What's the Best Creatine for Women? [2024 Update]

What's the Best Creatine for Women in 2024?

For far too long, creatine has been pegged as a "bodybuilder supplement," leaving women questioning whether they should take it or not. The reality is that creatine isn't just for men looking to become the next Mr. Olympia; it's arguably the single most effective sports supplement for men and women who want to optimize their athletic performance (e.g. strength and endurance) and enhance muscle recovery.

And before you worry about "creatine being a steroid," rest assured that is a fallacy. Creatine is a naturally occurring molecule that the body produces endogenously (read: on its own) from dietary amino acids. Your cells, especially skeletal muscle cells, use creatine to regenerate adenosine triphosphate (ATP), the veritable "energetic currency" of metabolism. Hence, taking a creatine supplement can be beneficial not just for your performance but also your longevity.

So, what's the best creatine for women? Are creatine supplements necessary, or can you get enough creatine through whole foods? We'll bring you up to speed by answering these questions and more about creatine supplementation for women.

Creatine for Women: How it Works

The magic behind creatine lies in its ability to bolster adenosine triphosphate (ATP) production in skeletal muscle; this is especially important during anaerobic conditions (e.g. when lifting weights or sprinting) since the amount of ATP available directly impacts performance. And wouldn't you know it, an estimated 95% of all creatine in the body is stored in muscle tissue (with the rest found in the brain, kidneys, and liver) [1].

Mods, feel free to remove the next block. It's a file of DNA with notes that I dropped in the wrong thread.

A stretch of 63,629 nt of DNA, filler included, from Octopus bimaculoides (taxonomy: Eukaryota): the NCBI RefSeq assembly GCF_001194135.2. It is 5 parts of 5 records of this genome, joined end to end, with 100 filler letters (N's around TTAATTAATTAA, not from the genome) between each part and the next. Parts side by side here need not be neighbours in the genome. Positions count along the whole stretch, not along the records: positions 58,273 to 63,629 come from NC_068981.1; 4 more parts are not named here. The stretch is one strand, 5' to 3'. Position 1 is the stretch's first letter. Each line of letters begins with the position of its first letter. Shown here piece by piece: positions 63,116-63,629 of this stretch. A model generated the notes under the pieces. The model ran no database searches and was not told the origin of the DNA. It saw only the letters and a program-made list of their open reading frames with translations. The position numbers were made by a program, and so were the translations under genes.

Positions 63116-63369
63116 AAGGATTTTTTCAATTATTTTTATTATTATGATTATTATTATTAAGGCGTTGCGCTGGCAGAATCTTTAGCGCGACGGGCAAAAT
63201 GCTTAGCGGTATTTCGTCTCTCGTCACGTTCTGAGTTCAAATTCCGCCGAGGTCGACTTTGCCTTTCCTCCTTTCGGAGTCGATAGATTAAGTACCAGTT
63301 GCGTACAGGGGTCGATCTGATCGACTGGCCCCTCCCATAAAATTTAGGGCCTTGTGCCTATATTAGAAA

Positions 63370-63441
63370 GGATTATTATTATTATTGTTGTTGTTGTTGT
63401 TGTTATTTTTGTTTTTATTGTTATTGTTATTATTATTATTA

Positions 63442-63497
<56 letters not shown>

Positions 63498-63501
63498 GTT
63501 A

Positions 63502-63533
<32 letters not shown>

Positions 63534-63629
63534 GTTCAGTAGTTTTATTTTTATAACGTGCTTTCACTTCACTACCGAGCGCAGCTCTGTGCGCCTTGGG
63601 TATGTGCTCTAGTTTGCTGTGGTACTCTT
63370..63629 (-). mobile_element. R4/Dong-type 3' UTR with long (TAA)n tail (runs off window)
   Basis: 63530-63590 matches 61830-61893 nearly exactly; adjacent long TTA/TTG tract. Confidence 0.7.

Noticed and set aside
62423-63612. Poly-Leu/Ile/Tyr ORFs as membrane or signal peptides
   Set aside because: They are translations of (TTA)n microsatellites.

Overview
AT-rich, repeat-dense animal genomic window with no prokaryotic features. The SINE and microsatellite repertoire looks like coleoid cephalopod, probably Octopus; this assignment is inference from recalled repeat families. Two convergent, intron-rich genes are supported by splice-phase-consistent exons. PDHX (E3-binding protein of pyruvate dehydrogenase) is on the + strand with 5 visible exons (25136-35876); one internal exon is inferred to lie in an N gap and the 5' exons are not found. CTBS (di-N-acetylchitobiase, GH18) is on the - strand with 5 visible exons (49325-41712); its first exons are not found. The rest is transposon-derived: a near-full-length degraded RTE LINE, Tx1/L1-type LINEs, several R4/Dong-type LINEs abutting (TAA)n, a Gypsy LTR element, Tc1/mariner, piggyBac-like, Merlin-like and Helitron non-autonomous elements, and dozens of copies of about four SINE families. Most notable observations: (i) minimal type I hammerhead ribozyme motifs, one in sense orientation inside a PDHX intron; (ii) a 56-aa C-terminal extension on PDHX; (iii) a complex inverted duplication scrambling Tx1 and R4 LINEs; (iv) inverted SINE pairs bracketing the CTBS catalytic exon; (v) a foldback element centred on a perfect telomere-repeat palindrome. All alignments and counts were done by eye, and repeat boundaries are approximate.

When you exert yourself at a high intensity, such as barbell squatting for a set of 10 reps to (near) failure, the ATP in working skeletal muscle cells is rapidly broken down to a lower-energy molecule called adenosine diphosphate (ADP). As this happens, creatine binds to liberated phosphate and transfers that high-energy phosphate group to ADP, thus recreating ATP and allowing you to sustain peak performance for longer [2].

There are multiple other proposed mechanisms of action for creatine that support its versatility as not just a sports supplement but an "anti-aging" molecule [3]. It's likely that a large majority of the population beyond gym-goers and athletes stand to benefit from creatine supplementation.

Alas, there are still some myths about creatine supplements for women that need to be clarified.

Debunking Common Myths about Creatine for Women

First, let’s address the myth that creatine causes water retention and bloating, which is a common concern among women considering the use of creatine supplements. Since creatine is predominately stored in skeletal muscle tissue, it draws water into the intracellular space of muscle cells, not subcutaneous fat cells.